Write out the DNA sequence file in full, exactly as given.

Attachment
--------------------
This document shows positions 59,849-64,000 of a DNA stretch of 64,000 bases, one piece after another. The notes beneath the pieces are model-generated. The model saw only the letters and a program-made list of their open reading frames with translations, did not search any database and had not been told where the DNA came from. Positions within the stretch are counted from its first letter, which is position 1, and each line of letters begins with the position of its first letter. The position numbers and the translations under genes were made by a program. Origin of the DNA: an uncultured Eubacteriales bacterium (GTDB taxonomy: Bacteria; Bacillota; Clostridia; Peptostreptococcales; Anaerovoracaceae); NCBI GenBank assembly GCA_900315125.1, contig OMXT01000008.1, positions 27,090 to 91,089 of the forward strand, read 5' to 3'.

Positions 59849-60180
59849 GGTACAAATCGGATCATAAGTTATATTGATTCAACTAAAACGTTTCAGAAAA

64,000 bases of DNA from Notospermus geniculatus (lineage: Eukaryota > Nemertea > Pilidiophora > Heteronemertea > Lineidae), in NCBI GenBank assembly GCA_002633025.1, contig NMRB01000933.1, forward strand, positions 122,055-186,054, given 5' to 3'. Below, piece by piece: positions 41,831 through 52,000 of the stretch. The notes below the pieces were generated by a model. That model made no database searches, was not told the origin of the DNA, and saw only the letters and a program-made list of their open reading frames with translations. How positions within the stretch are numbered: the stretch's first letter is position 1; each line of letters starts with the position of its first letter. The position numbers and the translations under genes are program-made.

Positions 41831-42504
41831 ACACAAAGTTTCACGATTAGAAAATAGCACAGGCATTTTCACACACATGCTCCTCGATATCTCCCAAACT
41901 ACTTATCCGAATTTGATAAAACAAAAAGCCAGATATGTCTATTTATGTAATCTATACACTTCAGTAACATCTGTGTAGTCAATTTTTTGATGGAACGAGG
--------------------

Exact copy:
This document shows positions 59,849-64,000 of a DNA stretch of 64,000 bases, one piece after another. The notes beneath the pieces are model-generated. The model saw only the letters and a program-made list of their open reading frames with translations, did not search any database and had not been told where the DNA came from. Positions within the stretch are counted from its first letter, which is position 1, and each line of letters begins with the position of its first letter. The position numbers and the translations under genes were made by a program. Origin of the DNA: an uncultured Eubacteriales bacterium (GTDB taxonomy: Bacteria; Bacillota; Clostridia; Peptostreptococcales; Anaerovoracaceae); NCBI GenBank assembly GCA_900315125.1, contig OMXT01000008.1, positions 27,090 to 91,089 of the forward strand, read 5' to 3'.

Positions 59849-60180
59849 GGTACAAATCGGATCATAAGTTATATTGATTCAACTAAAACGTTTCAGAAAA

64,000 bases of DNA from Notospermus geniculatus (lineage: Eukaryota > Nemertea > Pilidiophora > Heteronemertea > Lineidae), in NCBI GenBank assembly GCA_002633025.1, contig NMRB01000933.1, forward strand, positions 122,055-186,054, given 5' to 3'. Below, piece by piece: positions 41,831 through 52,000 of the stretch. The notes below the pieces were generated by a model. That model made no database searches, was not told the origin of the DNA, and saw only the letters and a program-made list of their open reading frames with translations. How positions within the stretch are numbered: the stretch's first letter is position 1; each line of letters starts with the position of its first letter. The position numbers and the translations under genes are program-made.

Positions 41831-42504
41831 ACACAAAGTTTCACGATTAGAAAATAGCACAGGCATTTTCACACACATGCTCCTCGATATCTCCCAAACT
41901 ACTTATCCGAATTTGATAAAACAAAAAGCCAGATATGTCTATTTATGTAATCTATACACTTCAGTAACATCTGTGTAGTCAATTTTTTGATGGAACGAGG